Faced with a camera lens, it seems that few people enjoy having their photo taken. “I hate having my photo taken” is a comment I hear a lot before taking people’s photos, so below are seven tips to bear in mind the next time you’re photographed.
Even in today’s world of smartphone selfies and social profile pictures, images of ourselves and our personal reactions to them can be deeply complex. It can encompass issues of self-image, self-esteem, even body dysmorphia. We don’t want reminders of how we’ve aged compared with old images, that hairline creeping a millimetre or two back, those lines on the forehead slightly more pronounced.
In much the same way as hearing a recording of our voice sounds strangely unlike us to ourselves, how we think we appear in our heads can often be at odds with the reality. That spot on your chin looks bigger to you than it looks to anyone else. Those laughter lines other people see as part of your character, not wrinkles.
A relaxed one-to-one shoot, or an energetic awards’ ceremony will have a distinct atmosphere. People will usually be ready, willing and happy to be photographed.
But taking corporate headshots of people in offices, for use on websites and social networks like LinkedIn: that’s very different.
The approach and atmosphere is not at all the same. It can be a quick in-and-out job, no time to get to know people, try to relax them or build a relationship.
When this is the case, people can be a little nervous and worried. They can be extremely sensitive about their appearance. But then, the profile picture is a major personal currency of our fast media age; the method by which people are immediately, harshly and conclusively judged. So how can you get a better photo of you? Or at least raise your chances of not entirely hating the result? Here are seven pointers.
“I hate having my photo taken.” People can be quite adamant about this fact and nothing will change it. But if you really have to get one taken, surely it’s better to just accept it and get on with it. Try to make the best of it. It’s just a camera, not a gun. Prepare. Make sure you’re happy with your hair, face, make-up, warm those smiley face muscles, take a deep breath, relax.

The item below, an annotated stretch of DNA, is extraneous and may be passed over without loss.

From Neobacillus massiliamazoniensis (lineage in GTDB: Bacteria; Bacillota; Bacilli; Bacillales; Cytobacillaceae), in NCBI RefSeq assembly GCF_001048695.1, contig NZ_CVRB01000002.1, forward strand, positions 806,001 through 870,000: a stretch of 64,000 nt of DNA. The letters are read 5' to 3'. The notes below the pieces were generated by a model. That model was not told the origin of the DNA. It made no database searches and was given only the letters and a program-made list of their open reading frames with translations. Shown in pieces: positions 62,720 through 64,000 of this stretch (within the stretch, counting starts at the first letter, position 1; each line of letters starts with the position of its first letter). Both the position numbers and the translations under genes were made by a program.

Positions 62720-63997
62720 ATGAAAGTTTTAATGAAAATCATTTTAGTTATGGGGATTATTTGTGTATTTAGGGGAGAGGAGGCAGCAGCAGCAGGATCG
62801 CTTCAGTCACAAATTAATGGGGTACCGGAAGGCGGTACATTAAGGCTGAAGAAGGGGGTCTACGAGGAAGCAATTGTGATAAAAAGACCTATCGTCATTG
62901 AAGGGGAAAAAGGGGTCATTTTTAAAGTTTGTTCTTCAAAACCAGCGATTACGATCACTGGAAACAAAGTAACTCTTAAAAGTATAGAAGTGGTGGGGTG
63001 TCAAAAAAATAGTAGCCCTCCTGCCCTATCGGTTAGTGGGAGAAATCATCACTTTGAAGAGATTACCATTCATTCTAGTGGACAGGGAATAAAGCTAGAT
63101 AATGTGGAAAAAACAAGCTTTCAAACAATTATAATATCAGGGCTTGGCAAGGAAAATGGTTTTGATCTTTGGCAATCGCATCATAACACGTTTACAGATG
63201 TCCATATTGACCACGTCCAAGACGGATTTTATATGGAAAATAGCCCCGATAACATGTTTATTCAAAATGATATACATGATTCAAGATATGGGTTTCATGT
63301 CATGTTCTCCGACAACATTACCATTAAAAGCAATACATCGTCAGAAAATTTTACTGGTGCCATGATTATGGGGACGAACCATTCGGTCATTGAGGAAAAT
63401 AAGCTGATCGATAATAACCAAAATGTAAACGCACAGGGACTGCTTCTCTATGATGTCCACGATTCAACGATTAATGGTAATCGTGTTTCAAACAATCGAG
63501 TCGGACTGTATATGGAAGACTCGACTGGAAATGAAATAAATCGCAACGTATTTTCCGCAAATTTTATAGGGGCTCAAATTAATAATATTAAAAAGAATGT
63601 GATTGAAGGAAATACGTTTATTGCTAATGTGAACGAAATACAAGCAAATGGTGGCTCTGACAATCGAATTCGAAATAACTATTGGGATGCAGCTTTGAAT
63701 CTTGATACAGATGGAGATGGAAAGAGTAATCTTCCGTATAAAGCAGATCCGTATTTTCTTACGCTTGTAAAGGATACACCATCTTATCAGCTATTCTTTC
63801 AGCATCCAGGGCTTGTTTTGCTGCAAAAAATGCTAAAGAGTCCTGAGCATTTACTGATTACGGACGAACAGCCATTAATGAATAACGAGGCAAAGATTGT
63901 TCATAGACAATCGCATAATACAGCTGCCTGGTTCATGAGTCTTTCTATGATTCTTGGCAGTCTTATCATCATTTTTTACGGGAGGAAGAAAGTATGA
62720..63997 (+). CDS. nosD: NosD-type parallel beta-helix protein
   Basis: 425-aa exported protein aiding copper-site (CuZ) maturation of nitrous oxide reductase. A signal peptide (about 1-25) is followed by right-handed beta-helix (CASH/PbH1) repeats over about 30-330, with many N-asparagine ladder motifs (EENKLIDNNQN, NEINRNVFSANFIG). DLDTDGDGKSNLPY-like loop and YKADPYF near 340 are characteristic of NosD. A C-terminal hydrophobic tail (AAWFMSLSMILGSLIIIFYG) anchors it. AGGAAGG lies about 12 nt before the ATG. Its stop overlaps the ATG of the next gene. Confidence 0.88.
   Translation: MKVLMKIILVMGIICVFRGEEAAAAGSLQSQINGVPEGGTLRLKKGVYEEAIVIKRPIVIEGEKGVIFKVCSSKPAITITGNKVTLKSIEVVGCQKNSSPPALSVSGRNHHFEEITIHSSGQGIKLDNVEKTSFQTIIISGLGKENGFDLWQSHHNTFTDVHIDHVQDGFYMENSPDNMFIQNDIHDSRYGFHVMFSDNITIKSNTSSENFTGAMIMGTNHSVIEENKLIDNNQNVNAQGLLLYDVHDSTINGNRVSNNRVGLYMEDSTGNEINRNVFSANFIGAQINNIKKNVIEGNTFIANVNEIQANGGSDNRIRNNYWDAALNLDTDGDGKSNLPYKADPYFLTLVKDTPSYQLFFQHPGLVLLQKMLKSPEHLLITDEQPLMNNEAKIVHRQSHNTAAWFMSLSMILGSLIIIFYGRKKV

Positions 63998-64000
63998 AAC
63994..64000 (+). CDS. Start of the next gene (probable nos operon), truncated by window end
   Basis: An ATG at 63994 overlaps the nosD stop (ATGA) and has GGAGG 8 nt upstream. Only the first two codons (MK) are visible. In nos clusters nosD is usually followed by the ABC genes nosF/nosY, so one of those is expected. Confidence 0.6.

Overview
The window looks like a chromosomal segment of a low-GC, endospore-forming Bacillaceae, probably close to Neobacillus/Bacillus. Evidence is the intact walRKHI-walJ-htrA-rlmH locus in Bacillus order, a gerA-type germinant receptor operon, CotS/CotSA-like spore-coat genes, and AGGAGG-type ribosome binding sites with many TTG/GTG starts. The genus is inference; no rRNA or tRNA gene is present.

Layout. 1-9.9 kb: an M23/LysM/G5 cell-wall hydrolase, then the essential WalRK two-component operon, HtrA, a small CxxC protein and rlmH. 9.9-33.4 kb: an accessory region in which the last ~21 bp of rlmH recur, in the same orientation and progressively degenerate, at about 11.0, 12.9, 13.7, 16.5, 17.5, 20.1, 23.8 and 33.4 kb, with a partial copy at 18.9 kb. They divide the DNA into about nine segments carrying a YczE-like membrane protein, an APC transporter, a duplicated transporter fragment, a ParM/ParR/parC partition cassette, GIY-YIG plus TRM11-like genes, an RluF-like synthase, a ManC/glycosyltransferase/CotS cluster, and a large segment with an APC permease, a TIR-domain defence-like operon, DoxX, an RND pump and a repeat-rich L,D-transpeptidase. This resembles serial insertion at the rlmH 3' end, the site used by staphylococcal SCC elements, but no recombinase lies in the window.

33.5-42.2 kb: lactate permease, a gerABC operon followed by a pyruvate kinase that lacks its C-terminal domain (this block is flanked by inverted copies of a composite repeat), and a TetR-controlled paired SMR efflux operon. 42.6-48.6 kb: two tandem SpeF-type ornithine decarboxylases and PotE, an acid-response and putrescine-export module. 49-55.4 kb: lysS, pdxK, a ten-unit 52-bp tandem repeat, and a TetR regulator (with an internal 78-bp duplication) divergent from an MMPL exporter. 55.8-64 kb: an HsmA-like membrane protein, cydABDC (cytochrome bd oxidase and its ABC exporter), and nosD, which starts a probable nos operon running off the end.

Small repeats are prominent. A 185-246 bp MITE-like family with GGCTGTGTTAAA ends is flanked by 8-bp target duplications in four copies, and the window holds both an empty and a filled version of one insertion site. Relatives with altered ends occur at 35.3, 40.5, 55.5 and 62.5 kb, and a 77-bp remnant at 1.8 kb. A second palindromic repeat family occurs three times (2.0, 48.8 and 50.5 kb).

If you have a few minutes to play with, perhaps even try to enjoy it.
If we’re talking selfies, you want to make sure the shot is taken from above your eye level. Shots from under the chin are generally not flattering. So hold the camera or smartphone higher, or ask the photographer to hold the camera higher.
Faces can look a little different depending on the length of the lens. Most advocate shooting natural portraits between around 30-80mm.
A photographer you barely know getting way too close in your personal space and exploring every pore of your face is probably going to be uncomfortable.
This is a biggie. Nobody wants a photo of themselves looking like they’re facing an actual firing squad. You often want to smile in photos but the eyes are just as important as the mouth.
There’s a technique known as ‘squinching’ which is all about the eyes. It requires you to slightly squint a lower eyelid while allowing a top one to come down a little. This American man claims to have invented it and here is his shouty video.
But this Cardiff photographer right here is less sure. It sounds complicated and potentially dangerous to me, but some people think it works. Perhaps best to try it out in front of a mirror before facing a lens and looking like you’re having a stroke.
This one can be highly subjective, depending on the subject. My habit is to turn people’s leading shoulder away from a wall at a roughly 30 degree angle, but others I’ve photographed have preferred the passport / convict style straight on down the barrell.
Turning a shoulder can have a slimming effect, while holding the shoulders back and straightening the neck can help to firm up the torso. Try to avoid the hunchback look. It can also just look a little more professional.
Ask your photographer to count you down from 3-2-1 before they close the shutter, so your smile or ‘squinch’ doesn’t fade out, and so you know when it’s coming.
Ask to see the result on camera so you can consult with the photographer, see what you did or didn’t like, and work out what to do differently the next time. Then have another go. Engage in the process, think about what you want and what you’re doing, and you’ll probably enjoy a better result.
And if you still don’t like it after umpteen attempts, you might have to… you know, accept that’s just what your face looks like.
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